NEW YORK —
"Rail is going to remain a significant part of the way we move crude around the country for a long time," says Jason Bordoff, head of Columbia University's center on global energy policy. "I don't think this rail accident will significantly change that."
The unattended Montreal, Maine & Atlantic Railway train was parked overnight on a rail line before it came loose, hurtling down a seven-mile incline and slamming into the center of Lac-Megantic. Donald Ross, chief investigator for the Transportation Safety Board of Canada, said Friday it remained unclear whether mechanical problems or human error were to blame for the insufficient brake force.
In the first half of this year, U.S. railroads moved 178,000 carloads of crude oil. That's double the number of the same period last year and 33 times more than the same period of 2009. The Railway Association of Canada estimates that as many as 140,000 carloads of crude oil will be shipped on Canada's tracks this year, up from 500 carloads in 2009.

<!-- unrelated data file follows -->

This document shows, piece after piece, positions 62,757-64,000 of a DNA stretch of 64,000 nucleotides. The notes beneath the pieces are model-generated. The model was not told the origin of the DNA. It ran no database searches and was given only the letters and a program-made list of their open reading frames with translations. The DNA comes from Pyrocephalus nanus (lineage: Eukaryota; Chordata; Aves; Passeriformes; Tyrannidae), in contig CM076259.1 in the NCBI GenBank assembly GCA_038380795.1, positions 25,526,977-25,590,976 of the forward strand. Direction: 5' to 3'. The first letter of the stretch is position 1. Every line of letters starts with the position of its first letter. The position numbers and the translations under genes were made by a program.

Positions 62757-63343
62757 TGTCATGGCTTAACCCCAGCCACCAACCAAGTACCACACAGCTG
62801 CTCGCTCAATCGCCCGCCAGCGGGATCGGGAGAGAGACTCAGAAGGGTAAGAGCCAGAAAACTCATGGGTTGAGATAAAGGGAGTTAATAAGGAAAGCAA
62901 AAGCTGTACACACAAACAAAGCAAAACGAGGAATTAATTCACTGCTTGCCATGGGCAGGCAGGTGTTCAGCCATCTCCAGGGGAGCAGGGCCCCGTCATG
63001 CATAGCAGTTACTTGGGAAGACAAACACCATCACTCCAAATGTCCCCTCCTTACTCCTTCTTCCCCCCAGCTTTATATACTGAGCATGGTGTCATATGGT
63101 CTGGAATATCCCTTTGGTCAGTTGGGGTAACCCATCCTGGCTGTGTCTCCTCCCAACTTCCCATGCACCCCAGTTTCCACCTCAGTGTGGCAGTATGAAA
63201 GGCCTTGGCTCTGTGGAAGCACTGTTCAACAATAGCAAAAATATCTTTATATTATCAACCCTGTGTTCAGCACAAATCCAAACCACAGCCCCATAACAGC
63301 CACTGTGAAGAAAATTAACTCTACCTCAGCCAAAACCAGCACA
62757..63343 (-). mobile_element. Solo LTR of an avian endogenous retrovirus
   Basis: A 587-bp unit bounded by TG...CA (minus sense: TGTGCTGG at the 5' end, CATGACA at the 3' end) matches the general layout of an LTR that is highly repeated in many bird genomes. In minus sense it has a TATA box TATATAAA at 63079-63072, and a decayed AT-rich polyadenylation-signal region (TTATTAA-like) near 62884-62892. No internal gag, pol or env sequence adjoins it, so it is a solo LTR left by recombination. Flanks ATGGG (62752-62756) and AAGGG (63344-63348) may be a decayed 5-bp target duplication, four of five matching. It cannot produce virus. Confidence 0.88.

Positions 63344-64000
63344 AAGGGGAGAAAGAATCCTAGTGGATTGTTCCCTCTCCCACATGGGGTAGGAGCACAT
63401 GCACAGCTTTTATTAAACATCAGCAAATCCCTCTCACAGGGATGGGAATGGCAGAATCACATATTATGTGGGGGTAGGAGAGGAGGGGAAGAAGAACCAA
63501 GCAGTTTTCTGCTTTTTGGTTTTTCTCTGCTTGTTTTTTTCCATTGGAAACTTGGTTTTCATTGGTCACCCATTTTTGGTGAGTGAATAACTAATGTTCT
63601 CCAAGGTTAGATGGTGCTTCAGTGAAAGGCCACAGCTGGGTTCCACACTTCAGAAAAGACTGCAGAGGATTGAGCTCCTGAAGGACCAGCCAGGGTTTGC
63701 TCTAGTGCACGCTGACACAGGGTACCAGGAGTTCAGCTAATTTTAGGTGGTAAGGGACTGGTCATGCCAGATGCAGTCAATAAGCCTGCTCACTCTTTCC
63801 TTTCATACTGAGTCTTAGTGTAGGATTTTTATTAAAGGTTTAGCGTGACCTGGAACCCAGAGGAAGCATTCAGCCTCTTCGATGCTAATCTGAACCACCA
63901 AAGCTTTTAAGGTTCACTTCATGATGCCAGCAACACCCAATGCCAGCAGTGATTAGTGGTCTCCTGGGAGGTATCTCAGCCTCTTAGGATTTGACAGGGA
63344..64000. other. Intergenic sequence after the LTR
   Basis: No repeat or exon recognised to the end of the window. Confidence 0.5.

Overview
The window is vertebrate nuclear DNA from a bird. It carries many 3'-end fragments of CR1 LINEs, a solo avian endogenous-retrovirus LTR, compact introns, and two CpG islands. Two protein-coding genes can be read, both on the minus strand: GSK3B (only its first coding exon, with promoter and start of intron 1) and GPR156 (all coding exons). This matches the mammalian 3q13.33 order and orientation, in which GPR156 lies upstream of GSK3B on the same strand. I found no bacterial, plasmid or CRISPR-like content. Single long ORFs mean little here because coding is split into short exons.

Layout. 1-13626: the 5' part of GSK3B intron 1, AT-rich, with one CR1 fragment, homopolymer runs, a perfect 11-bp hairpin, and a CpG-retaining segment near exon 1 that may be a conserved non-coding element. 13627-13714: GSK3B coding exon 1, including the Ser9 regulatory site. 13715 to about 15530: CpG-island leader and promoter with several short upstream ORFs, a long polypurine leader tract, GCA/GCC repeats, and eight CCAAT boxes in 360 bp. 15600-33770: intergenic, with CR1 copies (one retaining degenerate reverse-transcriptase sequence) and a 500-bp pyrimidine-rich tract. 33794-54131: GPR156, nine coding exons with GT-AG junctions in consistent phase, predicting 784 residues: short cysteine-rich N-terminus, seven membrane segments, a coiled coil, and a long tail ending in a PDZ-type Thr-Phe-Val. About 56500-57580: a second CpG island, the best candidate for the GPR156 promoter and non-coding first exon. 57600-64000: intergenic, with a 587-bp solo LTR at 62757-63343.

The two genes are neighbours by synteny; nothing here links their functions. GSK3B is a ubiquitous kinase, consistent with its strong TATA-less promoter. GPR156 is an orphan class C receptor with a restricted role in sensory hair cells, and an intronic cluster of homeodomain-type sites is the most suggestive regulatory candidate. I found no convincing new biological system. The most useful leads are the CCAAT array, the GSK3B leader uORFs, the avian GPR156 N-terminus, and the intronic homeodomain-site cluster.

Last year, 663 rail cars carrying hazardous materials derailed or were damaged in the U.S., a decline of 38 percent from 1,072 incidents in 2003, according to the Federal Railroad Administration. That's comparable to the total number of train accidents per million miles traveled, which fell 43 percent over the same period, and the number of derailments, which fell 40 percent.
Whether crude traffic on the rails will continue to grow quickly depends on oil prices around the globe, but refineries are gearing up for more.
Just across the Hudson River from New York City, Phillips 66 is building a terminal for its Bayway refinery that will be able to handle up to 100 rail cars — or roughly 70,000 barrels — of crude per day.
Across the continent, in Ferndale, Wash., BP is building a 2-mile rail loop to do the same. And in Vancouver, Tesoro is building a facility that will be able to unload 170 rail cars a day.